Summary and book reviews of Midnight in Broad Daylight by Pamela Rotner Sakamoto

Midnight in Broad Daylight

A Japanese American Family Caught Between Two Worlds

by Pamela Rotner Sakamoto

Midnight in Broad Daylight by Pamela Rotner Sakamoto
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    Readers' Opinion:

     Not Yet Rated
  • First Published:
    Jan 2016, 464 pages
    Paperback:
    Jan 2017, 480 pages

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Book Reviewed by:
Mollie Smith Waters

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About this Book

Book Summary

Alternating between American and Japanese perspectives, Midnight in Broad Daylight provides a fresh look at the dropping of the first atomic bomb.

After their father's death, Harry, Frank, and Pierce Fukuhara - all born and raised in the Pacific Northwest - moved to Hiroshima, their mother's ancestral home. Eager to go back to his own land - America - Harry returned in the late 1930s. Then came Pearl Harbor. Despite being sent to an internment camp, Harry dutifully volunteered to serve his country. Back in Hiroshima, his brothers Frank and Pierce became soldiers in the Japanese Imperial Army. As the war raged on, Harry, one of the finest bilingual interpreters in the United States Army, island-hopped across the Pacific, moving ever closer to the enemy and to his younger brothers. But before the Fukuharas would have to face each other in battle, the U.S. detonated the atomic bomb over Hiroshima, gravely injuring tens of thousands of civilians, including members of their family.

Alternating between the American and Japanese perspectives, Midnight in Broad Daylight captures the uncertainty and intensity of those charged with the fighting and provides a fresh look at the dropping of the first atomic bomb.

PROLOGUE: SHOCKWAVE

San-u
kitaran to hosshite kaze ro ni mitsu

When strong winds begin to blow, showers cannot be far behind.

Nothing seemed amiss that first Sunday in December 1941. Ponytailed beauties strolled the boardwalk, bodybuilders paraded for show at Muscle Beach, and children shrieked aboard the Whirling Dipper coaster as it clattered over the metal track at the Santa Monica Pier. The day was young, the nation placid, and Christmas was just a few weeks away. No one could have guessed that at that moment, 2,500 miles across the Pacific, Japanese planes were zeroing in on military installations throughout the island of Oahu.

So it was that sometime before noon, a twenty-one-year-old gardener working in the scorching sun had no cause for alarm when his employer emerged from the shade of her house. He stopped the mower to catch her words. "Harry," she said, "Japan has attacked Pearl Harbor."

"Oh, is that so?" The news meant little to him. He nodded and the woman...

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Reviews

BookBrowse Review

BookBrowse

Author Pamela Rotner Sakamoto brilliantly captures the hardships and anxieties of the Fukuhara family.   (Reviewed by Mollie Smith Waters).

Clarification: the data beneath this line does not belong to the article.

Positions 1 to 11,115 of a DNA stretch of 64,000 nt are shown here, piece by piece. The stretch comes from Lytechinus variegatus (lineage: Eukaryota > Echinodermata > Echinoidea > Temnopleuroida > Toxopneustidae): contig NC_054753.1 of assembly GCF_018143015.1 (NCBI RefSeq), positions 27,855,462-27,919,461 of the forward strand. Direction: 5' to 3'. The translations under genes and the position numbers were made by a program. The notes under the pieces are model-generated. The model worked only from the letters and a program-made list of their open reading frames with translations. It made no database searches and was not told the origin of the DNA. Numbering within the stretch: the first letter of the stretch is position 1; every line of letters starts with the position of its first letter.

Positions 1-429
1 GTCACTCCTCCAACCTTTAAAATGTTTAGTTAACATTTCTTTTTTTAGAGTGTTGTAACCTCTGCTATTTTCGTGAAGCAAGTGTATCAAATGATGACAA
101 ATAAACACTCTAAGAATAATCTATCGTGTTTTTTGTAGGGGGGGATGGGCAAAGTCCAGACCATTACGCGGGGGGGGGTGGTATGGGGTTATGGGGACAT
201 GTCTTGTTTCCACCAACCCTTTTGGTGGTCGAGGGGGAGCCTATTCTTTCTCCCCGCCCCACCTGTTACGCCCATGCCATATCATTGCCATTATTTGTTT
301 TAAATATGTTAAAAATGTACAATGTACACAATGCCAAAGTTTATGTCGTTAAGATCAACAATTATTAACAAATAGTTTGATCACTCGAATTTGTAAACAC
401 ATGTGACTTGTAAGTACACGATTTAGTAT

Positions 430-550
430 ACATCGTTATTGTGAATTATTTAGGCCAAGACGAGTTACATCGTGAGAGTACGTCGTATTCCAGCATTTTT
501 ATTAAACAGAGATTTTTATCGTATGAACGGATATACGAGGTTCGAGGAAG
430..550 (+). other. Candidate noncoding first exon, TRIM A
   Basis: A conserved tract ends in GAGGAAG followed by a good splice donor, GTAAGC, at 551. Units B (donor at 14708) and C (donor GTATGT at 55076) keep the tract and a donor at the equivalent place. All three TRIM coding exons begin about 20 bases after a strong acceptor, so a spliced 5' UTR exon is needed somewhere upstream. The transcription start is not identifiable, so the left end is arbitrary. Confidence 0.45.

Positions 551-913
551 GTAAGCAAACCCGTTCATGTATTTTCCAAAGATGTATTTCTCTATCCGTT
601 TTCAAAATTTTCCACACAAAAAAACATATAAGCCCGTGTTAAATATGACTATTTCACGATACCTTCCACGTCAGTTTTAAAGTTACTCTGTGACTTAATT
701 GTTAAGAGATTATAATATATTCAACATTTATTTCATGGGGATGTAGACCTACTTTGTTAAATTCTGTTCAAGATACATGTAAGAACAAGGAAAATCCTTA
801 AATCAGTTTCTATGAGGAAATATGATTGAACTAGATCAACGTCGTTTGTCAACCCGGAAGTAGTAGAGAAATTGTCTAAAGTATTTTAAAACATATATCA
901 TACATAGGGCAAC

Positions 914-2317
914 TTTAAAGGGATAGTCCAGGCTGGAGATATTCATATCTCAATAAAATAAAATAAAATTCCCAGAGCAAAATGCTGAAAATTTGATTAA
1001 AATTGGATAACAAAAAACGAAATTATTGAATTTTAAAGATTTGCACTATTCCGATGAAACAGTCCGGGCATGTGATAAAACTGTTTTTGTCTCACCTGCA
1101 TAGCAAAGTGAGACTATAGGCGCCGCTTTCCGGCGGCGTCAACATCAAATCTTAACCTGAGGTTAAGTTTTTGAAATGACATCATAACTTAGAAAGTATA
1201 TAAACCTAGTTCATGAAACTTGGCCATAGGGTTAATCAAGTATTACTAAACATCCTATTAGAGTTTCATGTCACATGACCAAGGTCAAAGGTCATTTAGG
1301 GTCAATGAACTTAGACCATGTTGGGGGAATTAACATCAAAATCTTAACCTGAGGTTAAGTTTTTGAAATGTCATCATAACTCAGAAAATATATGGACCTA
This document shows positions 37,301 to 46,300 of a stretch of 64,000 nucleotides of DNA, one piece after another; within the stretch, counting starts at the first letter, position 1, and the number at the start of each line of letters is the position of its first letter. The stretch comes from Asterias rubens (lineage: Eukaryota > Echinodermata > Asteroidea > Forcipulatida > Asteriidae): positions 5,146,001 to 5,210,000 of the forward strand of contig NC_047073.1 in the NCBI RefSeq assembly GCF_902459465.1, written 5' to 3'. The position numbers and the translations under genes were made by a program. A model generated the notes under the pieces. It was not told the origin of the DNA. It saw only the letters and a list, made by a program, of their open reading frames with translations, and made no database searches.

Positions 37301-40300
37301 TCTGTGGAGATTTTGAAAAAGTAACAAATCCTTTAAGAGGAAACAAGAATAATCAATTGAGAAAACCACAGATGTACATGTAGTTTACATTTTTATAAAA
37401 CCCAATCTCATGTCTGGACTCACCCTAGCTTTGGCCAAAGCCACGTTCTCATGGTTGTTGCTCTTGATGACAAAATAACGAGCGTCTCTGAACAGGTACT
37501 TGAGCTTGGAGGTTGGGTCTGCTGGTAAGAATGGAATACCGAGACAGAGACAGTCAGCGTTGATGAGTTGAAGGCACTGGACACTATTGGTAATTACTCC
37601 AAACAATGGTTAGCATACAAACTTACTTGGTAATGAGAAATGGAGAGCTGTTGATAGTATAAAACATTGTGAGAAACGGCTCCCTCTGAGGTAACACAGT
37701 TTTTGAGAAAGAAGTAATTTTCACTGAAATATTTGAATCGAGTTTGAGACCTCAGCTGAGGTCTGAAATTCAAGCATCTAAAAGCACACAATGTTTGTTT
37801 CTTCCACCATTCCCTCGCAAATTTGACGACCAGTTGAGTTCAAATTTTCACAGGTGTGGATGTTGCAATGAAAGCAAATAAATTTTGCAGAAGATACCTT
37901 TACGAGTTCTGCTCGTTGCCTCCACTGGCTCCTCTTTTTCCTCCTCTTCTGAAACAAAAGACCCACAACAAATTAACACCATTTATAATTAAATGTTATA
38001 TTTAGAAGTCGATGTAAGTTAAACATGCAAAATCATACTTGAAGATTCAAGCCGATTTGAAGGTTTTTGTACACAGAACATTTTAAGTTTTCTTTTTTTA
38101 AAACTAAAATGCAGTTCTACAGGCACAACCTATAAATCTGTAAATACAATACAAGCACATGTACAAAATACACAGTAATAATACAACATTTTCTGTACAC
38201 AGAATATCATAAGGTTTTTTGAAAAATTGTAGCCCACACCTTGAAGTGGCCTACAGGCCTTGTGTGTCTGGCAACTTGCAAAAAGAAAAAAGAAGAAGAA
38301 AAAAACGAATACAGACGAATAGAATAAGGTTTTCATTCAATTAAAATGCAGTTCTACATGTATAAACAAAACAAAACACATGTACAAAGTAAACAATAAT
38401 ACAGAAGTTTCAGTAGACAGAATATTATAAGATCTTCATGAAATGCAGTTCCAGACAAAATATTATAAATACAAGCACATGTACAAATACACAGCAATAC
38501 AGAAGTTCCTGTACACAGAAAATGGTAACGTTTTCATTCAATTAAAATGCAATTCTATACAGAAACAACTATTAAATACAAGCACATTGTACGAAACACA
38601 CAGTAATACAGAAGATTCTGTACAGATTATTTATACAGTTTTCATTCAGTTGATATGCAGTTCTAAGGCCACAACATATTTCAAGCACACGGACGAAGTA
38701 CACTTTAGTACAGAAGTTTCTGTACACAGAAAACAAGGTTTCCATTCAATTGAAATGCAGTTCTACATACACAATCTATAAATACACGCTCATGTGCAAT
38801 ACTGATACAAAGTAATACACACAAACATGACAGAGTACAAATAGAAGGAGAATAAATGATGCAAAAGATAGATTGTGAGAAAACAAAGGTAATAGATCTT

Full Review (636 words).

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Media Reviews

Publishers Weekly

Sakamoto presents a gripping story of colorful individuals, though her novelistic tone often undermines the gravity of the story she relates.

Library Journal

Starred Review. Sakamoto succeeds in telling a new, compelling, and essential World War II narrative by presenting a story about family caught on both sides of history.

Kirkus Reviews

Starred Review. A beautifully rendered work wrought with enormous care and sense of compassionate dignity.

Author Blurb Ron Powers, Pulitizer Prize winner and author of Mark Twain: A Life
[O]ne of the most wrenching, inspirational-and until now unknown-true epics of World War II….luminous, magisterial…[Sakamoto] has helped shape and set the standard for a vital and necessary new genre: transpacific literature. Her readers will want more.

Author Blurb Jeanne Wakatsuki Houston, coauthor of Farewell to Manzanar
Riveting in its alternating American and Japanese perspectives, and a fresh look at the dropping of the atom bomb over Hiroshima, this story is inspirational as well as educational. A great addition to World War II literature.

Author Blurb Herbert Bix, Pulitzer Prize–winning author of Hirohito and the Making of Modern Japan
Midnight in Broad Daylight is a deeply moving, well-written work that ranks among the better accounts of the injuries inflicted in wartime on civilian and ethnic populations. Students of war crimes and crimes against humanity are sure to notice this book.

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Beyond the Book

Internment Camp Newspapers

Gila Internment Camp RuinsIn Midnight in Broad Daylight: A Japanese American Family Caught Between Two Worlds, Harry Fukuhara, his sister Mary, and his niece Jeanie were forced into internment camps built to house people of Japanese descent who were living in the United States during World War II. Over 127,000 Japanese Americans, mostly from the West Coast where anti-Japanese sentiment ran highest, were sent to the camps.

Life in the internment camps was difficult, and little privacy existed. People had to use communal showers, toilets, and laundries. While libraries were available, Japanese language books, except for dictionaries, were not allowed. Even under these trying conditions, internees published their own newspapers. The two papers the Fukuharas would ...

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